The Imaging and Medical beamline (IMBL) is a flagship beamline of the Australian Synchrotron built with considerable support from the NHMRC. It is one of only a few of its type, and delivers the world’s widest synchrotron x-ray ‘beam’.

The IMBL provides medical researchers with ‘x-ray vision’: dynamic 3D x-ray imaging at incredibly high resolution so as to reveal minute differences at the interface of air, tissues and bones: the starting point of many diseases. It can visualise blood vascularisation, air movement in the lung, and tissue and organ structure in far greater detail than that possible with MRI.

The beamline provides an exciting discovery space for accelerated research into treating tumours, chronic lung disease, haemorrhage and inflammation of the brain, bone growth and replacement, and various heart-related conditions.

A ground-breaking aspect of the IMBL, is the scientific team’s ongoing collaboration with a coalition of Australia’s leading medical researchers to develop future potential new radiotherapy methods, using the x-ray beam, that could destroy whole tumours with minimal disruption to the healthy tissue.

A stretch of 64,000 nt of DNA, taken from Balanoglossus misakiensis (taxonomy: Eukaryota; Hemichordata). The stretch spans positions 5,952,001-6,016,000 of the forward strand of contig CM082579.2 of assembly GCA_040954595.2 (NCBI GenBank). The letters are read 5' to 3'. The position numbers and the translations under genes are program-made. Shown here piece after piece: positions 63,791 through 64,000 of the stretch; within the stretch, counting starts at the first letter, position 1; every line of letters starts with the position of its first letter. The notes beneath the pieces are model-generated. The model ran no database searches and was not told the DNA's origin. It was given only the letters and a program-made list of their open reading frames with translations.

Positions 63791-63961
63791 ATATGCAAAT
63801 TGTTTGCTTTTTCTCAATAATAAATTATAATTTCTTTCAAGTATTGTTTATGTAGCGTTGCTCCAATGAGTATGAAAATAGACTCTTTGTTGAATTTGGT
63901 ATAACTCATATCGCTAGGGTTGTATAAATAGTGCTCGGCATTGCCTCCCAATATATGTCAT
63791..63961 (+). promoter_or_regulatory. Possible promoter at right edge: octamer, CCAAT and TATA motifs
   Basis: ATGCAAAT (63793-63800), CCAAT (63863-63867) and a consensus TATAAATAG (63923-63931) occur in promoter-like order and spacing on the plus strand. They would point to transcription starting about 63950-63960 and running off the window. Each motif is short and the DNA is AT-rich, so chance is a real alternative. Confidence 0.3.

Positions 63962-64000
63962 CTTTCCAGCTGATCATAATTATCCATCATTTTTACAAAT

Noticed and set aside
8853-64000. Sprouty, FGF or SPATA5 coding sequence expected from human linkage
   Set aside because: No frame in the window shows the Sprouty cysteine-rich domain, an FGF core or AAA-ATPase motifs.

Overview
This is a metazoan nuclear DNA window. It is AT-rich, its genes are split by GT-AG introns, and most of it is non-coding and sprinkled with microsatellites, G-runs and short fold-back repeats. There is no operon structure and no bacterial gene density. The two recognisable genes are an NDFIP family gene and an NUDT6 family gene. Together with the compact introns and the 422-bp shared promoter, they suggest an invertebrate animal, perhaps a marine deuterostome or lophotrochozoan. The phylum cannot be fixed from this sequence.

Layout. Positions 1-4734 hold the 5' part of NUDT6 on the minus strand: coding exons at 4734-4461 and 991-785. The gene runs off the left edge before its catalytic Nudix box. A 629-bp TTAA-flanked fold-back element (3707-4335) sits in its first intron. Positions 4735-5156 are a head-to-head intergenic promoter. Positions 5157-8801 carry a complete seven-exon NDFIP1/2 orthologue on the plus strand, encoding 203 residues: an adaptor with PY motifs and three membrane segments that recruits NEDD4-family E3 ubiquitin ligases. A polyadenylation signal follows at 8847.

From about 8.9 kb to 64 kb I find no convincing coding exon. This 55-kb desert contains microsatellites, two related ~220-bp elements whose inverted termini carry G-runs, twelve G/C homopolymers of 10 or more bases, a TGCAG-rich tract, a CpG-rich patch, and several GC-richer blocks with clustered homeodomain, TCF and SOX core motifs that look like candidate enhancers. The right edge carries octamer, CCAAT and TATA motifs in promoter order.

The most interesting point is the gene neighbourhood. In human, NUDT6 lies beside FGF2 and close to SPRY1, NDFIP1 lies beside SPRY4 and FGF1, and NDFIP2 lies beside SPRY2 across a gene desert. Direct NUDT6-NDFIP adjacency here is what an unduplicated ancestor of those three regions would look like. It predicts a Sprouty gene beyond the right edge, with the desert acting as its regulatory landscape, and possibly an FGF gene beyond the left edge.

While medical studies are the primary focus of the IMBL, in refining and validating its various techniques for use on biological tissues, there have been many fascinating opportunities to apply this exciting ‘x-ray vision’ to studies of industrial and other materials. These include mineral studies such as the structure of coal to inform improved coal-seam gas recovery and sequestration; food technology investigations that are looking at Australian wheat’s baking performance, and even archaeology studies – such as being able to see through bedrock to a dinosaur skeleton, to determine the molecular structure of their last meal between their teeth!